Product adaptation was also considered to be an important factor for succeeding in Japan. In fact, all of the prefabricated housing manufacturers and 88% of the export consolidators reported that they modify their product to some extent for their Japanese customers. The most common types of product adaptation included changing the design of the home to include a tatami room and/or a genkan (Japanese-style entryway), utilizing higher quality materials in those products exported to Japan, and translating product brochures, installation instructions, and technical information into Japanese.
JAS and JIS product certification of building materials and the Japanese building code were perceived to be non-tariff trade barriers that had a substantial negative impact on the competitiveness of US prefabricated houses and building materials in Japan. Two other factors, the difference between US/Japan construction technology and inefficient transfer of US construction technology, were also perceived to be non-tariff barriers that restricted the competitiveness of US firms in Japan. It is interesting to note that in many cases the US subsidiaries of Japanese trading companies perceived the various trade barriers as having a greater impact on competitiveness than did the US firms. This was particularly true with respect to the complexity of the distribution channels in Japan and the import tariffs for prefabricated houses and building materials.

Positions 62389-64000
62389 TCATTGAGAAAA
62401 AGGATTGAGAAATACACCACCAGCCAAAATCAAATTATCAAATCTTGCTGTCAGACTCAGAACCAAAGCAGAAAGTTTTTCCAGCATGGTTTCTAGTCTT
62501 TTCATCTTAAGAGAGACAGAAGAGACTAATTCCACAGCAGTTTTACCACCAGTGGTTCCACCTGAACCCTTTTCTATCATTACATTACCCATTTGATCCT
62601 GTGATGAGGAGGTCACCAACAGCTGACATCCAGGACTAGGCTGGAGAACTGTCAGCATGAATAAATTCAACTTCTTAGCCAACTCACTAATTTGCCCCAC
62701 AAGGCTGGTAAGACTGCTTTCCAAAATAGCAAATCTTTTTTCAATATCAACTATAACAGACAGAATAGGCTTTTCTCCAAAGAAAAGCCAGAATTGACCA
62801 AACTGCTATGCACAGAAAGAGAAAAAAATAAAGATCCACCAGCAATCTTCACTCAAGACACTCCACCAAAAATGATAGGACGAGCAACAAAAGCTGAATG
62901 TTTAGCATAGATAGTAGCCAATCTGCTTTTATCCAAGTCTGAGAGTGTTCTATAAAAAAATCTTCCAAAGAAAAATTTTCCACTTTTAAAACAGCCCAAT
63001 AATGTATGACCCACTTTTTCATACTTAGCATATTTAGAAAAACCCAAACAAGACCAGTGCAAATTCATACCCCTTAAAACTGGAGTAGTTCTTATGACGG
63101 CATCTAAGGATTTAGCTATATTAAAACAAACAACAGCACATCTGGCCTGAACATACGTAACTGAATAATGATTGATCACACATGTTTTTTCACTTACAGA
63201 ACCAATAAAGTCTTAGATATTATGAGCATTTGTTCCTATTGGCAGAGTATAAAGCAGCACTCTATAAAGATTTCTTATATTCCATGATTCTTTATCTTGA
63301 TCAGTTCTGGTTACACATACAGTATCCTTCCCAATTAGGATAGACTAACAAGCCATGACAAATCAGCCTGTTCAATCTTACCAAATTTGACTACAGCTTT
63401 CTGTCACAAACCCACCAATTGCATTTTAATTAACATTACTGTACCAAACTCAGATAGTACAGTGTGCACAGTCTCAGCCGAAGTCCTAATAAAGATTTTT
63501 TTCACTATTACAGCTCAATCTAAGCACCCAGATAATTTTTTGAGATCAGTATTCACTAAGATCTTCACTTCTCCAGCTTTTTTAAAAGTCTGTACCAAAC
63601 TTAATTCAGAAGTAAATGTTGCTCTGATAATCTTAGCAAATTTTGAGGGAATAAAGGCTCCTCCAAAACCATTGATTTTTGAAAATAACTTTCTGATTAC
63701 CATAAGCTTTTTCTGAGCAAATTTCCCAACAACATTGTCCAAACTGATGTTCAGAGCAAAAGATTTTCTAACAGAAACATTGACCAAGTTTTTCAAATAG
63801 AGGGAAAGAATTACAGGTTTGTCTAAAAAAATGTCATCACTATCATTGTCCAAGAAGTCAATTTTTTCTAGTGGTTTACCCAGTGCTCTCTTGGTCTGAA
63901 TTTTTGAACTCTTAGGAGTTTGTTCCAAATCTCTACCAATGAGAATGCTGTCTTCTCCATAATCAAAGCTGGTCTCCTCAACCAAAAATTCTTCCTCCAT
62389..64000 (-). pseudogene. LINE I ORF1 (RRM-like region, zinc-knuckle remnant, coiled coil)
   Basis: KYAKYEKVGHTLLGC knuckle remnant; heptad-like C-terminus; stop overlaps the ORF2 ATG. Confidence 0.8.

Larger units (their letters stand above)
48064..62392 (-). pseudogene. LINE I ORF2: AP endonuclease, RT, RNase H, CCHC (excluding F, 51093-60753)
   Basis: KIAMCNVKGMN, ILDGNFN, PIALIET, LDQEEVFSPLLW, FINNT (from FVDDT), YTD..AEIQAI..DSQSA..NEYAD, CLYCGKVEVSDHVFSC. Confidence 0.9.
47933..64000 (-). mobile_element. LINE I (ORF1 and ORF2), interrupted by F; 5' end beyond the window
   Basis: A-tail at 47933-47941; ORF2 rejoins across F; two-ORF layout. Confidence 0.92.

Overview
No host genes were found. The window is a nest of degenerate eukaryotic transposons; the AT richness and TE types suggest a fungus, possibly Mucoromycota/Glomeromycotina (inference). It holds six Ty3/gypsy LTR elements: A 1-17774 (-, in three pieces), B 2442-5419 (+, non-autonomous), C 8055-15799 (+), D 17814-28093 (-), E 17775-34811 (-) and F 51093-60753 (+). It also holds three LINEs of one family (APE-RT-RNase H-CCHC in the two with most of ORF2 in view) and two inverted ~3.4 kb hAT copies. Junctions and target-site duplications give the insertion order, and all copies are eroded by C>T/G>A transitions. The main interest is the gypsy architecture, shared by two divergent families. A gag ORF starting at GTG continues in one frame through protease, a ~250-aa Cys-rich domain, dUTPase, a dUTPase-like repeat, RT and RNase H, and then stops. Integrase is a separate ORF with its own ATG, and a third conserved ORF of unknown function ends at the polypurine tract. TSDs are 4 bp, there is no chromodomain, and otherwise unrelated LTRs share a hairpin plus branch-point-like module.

The vast majority of the prefabricated housing units exported from the US to Japan are manufactured using 2x4 construction technology. This poses a problem given the fact that most of the survey respondents reported that Japanese architects, contractors, and carpenters do not possess a strong understanding of 2x4 technology. In addition, many respondents stressed the fact that Japanese residential contractors seldom utilize the construction management techniques that are widely used in the US residential construction industry. As a result, construction costs are more than twice as high in Japan as in the US. But perhaps more important from a long-term strategic market development perspective is the fact that this basic lack of understanding regarding 2x4 construction technology can adversely impact the quality of 2x4 homes built in Japan and reduce their long-term performance. Either of these factors could potentially erode the competitive position of US prefabricated housing and wooden building materials in the event that substandard products and/or product performance adversely affect Japanese consumer perception of US products.